The Honolulu Star-Advertiser reports the state Board of Education is urging administrators to look at changing the residency requirement.

The new school year began this month and the department currently offers limited remote learning options.


SAN JUAN, Puerto Rico — Puerto Rico’s governor on Monday announced new restrictions to fight a rise in COVID-19 cases, including closing certain private businesses and banning alcohol sales after midnight.

Social activities such as concerts, weddings, birthdays and anniversaries also will be banned during those hours, and people will be required to wear masks outside if there is a crowd of 50 or more. In addition, elective surgeries that require the use of intensive care units will be prohibited.

The measures will be in effect Sept. 2-23 and affect businesses including restaurants and theatres.

“We’re on the right track, but there was no alternative,” Gov. Pedro Pierluisi said, referring to a recent spike in cases and deaths blamed largely on the delta variant.

The announcement comes on the same day that people in the U.S. territory are required to start showing proof of vaccination to enter gyms, casinos, beauty salons and other places.


TIRANA, Albania — Albania’s health authorities reinstalled new tough restrictive measures and warned of a possible obligatory vaccine shot for some categories in their effort to prevent a further spread of the new Delta virus variant.

Health minister Ogerta Manastirliu said that “soon we shall start the application to passing over to a new stage of the vaccination campaign, making obligatory the vaccines for some categories on behalf of the right of the other people not to get infected.”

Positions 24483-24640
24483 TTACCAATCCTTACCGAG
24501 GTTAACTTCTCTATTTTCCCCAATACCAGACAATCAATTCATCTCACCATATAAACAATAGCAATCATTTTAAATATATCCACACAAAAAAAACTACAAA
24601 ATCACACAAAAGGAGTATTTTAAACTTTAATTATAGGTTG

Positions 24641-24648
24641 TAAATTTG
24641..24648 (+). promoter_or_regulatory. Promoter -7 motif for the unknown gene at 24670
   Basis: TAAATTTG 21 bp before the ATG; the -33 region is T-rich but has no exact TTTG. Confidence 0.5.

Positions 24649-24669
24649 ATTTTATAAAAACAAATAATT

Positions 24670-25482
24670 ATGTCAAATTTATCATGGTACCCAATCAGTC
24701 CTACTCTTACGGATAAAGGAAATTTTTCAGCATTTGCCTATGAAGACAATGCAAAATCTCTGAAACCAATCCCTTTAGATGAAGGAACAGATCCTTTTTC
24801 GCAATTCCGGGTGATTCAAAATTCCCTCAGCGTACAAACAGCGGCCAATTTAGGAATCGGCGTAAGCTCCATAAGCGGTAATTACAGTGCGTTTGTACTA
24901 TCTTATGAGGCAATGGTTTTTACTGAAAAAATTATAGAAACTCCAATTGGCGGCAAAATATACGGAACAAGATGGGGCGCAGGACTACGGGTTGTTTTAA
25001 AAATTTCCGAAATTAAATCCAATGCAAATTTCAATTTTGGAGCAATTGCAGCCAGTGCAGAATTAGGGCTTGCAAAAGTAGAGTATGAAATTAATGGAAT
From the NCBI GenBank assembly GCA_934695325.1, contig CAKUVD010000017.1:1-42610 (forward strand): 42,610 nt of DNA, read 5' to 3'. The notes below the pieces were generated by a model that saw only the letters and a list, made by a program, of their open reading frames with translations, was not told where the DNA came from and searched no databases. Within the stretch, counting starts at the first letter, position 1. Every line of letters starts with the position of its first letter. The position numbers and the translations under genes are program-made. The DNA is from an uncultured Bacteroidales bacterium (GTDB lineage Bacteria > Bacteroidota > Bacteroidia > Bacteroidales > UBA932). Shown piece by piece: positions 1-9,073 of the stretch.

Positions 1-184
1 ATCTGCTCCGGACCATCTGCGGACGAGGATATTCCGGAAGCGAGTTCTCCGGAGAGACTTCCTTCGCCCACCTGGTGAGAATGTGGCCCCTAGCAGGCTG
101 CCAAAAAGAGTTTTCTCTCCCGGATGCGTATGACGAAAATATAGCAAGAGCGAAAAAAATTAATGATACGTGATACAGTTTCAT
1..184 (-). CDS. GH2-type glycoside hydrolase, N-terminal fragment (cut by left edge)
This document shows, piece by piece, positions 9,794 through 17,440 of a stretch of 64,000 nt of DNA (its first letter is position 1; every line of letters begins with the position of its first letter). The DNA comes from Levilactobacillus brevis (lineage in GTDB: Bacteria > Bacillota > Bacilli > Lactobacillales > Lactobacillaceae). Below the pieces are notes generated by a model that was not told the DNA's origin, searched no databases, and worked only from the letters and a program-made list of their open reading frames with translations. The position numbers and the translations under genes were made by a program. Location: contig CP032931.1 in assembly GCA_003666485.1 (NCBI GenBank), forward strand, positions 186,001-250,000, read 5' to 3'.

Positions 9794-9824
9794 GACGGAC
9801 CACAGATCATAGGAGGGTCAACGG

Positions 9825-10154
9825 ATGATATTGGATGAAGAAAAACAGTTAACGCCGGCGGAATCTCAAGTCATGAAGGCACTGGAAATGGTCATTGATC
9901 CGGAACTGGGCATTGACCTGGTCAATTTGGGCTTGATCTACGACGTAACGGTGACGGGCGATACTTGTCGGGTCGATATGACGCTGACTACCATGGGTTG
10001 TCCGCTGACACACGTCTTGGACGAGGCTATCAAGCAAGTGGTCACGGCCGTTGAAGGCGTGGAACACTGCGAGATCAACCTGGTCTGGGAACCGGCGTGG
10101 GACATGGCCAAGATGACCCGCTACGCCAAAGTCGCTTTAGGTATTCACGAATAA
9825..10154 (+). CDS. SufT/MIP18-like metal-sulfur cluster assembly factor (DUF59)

Albania has noted a significant rise of the daily cases this month to more than 900 from about 100 times less a month ago.

An experts’ committee extended the overnight curfew time by one hour to 11 p.m. to 6 a.m. (2100-0400 GMT). Face masks are obligatory in closed areas.

There were two deaths and 768 new cases on Sunday and about half of Albania’s 2.8 million population has had at least one shot of the vaccine.


SOFIA, Bulgaria — A Bulgarian health official said Monday that the government should consider implementing “stringent” anti-coronavirus measures amid a surge of infections in the Balkan nation.

In early July, Bulgaria — which has the lowest COVID-19 vaccine rate in the European Union at 18% — was recording just a few dozen coronavirus infections per day, but over the last week has registered between 1,500 to 2,000 infections per day.

Chief State Health Inspector Angel Kunchev on Monday told local television channel BTV that he will recommend to the health ministry stricter measures against COVID-19 “which should apply to the whole country.”

“A new tightening of measures is inevitable where the incidence is high,” Kunchev said. “It is imperative to observe 50% capacity in establishments. A ban on mass events such as concerts and festivals may be imposed.”